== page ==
Autumn is here and whilst I love the season for those cool, crisp, clear Autumn days, it also means it is time to dig out the warmer clothing and wrap up warm. At what point do you put your heating back on? One of our friends will target a date (e.g. 1st October) and stoically won’t budge until then. On the opposite side of the scale, some family members don’t really turn off their heating at all although they will have their thermostat set to about 22°C.
I think we are somewhere in the middle although I must admit that we have a habit of keeping the house a touch warmer since our babies came along than we used to as a couple. Now that they are older, we have tried to drop our thermostat one degree at a time whenever we feel like we can. Our heating came on last week and it’s been set to 18°C. According to various websites, dropping the thermostat by one degree can save you £35-65 a year and reduce your carbon dioxide emissions by 260-325kg!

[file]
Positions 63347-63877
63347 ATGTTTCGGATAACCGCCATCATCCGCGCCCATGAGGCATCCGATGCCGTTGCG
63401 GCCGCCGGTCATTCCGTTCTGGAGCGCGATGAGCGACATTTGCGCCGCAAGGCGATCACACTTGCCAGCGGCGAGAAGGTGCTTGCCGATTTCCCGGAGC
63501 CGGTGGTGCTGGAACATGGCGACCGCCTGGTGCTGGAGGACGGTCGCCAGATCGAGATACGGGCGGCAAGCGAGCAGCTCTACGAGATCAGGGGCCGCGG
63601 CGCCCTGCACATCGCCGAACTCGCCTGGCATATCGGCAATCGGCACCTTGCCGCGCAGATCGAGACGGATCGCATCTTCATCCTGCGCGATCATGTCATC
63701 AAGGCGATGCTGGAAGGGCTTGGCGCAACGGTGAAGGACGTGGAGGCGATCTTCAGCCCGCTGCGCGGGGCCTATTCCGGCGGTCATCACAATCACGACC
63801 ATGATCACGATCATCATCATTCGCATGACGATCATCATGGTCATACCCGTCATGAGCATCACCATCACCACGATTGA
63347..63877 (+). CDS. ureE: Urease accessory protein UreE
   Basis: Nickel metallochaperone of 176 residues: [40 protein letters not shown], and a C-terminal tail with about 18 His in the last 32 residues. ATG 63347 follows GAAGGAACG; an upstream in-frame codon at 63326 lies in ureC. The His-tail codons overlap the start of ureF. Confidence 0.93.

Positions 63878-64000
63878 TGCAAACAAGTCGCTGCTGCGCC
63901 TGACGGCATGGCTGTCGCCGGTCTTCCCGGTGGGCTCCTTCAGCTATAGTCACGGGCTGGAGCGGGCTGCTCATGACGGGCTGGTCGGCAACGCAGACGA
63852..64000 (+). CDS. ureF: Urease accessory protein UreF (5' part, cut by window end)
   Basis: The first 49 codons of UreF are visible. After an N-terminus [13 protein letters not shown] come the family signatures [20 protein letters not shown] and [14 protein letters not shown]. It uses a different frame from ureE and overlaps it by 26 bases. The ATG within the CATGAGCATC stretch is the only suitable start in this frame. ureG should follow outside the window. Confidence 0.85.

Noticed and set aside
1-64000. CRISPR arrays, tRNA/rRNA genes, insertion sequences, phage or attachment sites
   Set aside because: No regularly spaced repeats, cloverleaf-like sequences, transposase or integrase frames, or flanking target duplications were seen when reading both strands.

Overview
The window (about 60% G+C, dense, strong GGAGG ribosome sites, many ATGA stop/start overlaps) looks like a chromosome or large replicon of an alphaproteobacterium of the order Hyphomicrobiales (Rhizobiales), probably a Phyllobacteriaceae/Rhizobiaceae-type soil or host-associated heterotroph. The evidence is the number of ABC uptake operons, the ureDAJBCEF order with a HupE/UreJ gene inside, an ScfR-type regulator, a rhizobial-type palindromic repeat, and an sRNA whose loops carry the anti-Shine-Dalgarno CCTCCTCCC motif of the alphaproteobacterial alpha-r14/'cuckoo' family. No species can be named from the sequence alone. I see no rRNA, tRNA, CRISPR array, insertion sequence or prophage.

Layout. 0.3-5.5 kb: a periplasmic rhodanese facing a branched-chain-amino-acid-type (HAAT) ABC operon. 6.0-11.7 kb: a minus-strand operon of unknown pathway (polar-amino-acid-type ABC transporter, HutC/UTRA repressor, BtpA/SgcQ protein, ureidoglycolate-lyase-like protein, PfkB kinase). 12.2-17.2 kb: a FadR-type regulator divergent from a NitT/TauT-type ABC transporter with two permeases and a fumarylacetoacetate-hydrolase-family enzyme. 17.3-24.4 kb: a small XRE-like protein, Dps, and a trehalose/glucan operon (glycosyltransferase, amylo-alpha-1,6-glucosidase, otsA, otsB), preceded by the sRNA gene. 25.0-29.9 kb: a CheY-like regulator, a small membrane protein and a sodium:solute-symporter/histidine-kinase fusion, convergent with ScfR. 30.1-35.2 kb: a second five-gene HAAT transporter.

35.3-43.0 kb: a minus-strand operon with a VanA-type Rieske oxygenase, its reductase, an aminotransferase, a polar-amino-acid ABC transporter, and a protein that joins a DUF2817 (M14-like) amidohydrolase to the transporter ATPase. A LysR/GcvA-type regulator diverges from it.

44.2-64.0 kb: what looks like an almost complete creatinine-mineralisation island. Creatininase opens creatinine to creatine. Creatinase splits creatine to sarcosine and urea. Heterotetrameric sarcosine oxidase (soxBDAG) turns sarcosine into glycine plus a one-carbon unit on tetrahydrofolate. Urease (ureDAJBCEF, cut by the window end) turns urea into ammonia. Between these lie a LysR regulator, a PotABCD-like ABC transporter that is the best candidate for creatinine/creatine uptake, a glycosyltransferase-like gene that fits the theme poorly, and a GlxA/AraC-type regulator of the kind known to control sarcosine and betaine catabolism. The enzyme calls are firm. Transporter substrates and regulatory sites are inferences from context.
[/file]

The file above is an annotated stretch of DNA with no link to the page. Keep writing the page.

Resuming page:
When we try reducing the thermostat and find it too cold, we dig out one of our portable heaters (we have two fan heaters and one oil filled radiator) and heat up the room that needs it. To me, it doesn’t make sense to heat up the whole house when we don’t need it, or if we know we’re going to be going out or going to bed soon. Some time ago, I sat down and worked it out that these portable heaters aren’t actually as expensive to run as I imagined. Assuming the heater requires 2kW of power, and the electricity rate is 15 pence per kWh (ignoring the standing charge), to run it for an hour a day is only 30 pence.
For us, when we do use them, we don’t run it for long. The kids sometimes uses the fan heater when they get out the shower and we’ll have the oil filled radiator in the conservatory or in my husband’s office. Fan heaters are great for a quick hit of heat and are the most portable, while the oil filled radiators are great for sustained heat, quiet and are usually cheaper to run.